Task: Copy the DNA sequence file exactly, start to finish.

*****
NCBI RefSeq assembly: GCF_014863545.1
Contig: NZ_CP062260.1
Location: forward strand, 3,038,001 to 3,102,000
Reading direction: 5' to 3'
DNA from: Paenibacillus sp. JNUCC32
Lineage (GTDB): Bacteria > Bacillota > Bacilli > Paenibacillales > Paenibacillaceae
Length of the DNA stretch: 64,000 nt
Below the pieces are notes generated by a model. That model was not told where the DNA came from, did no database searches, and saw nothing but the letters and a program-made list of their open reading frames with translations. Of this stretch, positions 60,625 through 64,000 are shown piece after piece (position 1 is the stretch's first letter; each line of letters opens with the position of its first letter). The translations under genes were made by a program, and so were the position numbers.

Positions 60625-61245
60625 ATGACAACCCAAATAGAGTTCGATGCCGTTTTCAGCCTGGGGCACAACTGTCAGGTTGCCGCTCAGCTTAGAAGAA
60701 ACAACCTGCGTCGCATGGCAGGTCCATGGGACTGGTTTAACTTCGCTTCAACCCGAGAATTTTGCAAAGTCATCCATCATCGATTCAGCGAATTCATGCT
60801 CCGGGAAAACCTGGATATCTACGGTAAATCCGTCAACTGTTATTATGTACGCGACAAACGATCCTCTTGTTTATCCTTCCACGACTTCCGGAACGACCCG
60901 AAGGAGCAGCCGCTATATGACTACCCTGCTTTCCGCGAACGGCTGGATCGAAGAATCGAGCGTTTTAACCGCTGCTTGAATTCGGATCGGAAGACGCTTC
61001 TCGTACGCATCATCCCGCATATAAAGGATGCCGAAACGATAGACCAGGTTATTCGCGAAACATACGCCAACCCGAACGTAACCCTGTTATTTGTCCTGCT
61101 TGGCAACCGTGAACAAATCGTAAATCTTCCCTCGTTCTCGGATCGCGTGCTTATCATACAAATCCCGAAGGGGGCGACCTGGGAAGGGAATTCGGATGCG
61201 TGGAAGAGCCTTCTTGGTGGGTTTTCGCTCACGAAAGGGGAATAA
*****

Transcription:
NCBI RefSeq assembly: GCF_014863545.1
Contig: NZ_CP062260.1
Location: forward strand, 3,038,001 to 3,102,000
Reading direction: 5' to 3'
DNA from: Paenibacillus sp. JNUCC32
Lineage (GTDB): Bacteria > Bacillota > Bacilli > Paenibacillales > Paenibacillaceae
Length of the DNA stretch: 64,000 nt
Below the pieces are notes generated by a model. That model was not told where the DNA came from, did no database searches, and saw nothing but the letters and a program-made list of their open reading frames with translations. Of this stretch, positions 60,625 through 64,000 are shown piece after piece (position 1 is the stretch's first letter; each line of letters opens with the position of its first letter). The translations under genes were made by a program, and so were the position numbers.

Positions 60625-61245
60625 ATGACAACCCAAATAGAGTTCGATGCCGTTTTCAGCCTGGGGCACAACTGTCAGGTTGCCGCTCAGCTTAGAAGAA
60701 ACAACCTGCGTCGCATGGCAGGTCCATGGGACTGGTTTAACTTCGCTTCAACCCGAGAATTTTGCAAAGTCATCCATCATCGATTCAGCGAATTCATGCT
60801 CCGGGAAAACCTGGATATCTACGGTAAATCCGTCAACTGTTATTATGTACGCGACAAACGATCCTCTTGTTTATCCTTCCACGACTTCCGGAACGACCCG
60901 AAGGAGCAGCCGCTATATGACTACCCTGCTTTCCGCGAACGGCTGGATCGAAGAATCGAGCGTTTTAACCGCTGCTTGAATTCGGATCGGAAGACGCTTC
61001 TCGTACGCATCATCCCGCATATAAAGGATGCCGAAACGATAGACCAGGTTATTCGCGAAACATACGCCAACCCGAACGTAACCCTGTTATTTGTCCTGCT
61101 TGGCAACCGTGAACAAATCGTAAATCTTCCCTCGTTCTCGGATCGCGTGCTTATCATACAAATCCCGAAGGGGGCGACCTGGGAAGGGAATTCGGATGCG
61201 TGGAAGAGCCTTCTTGGTGGGTTTTCGCTCACGAAAGGGGAATAA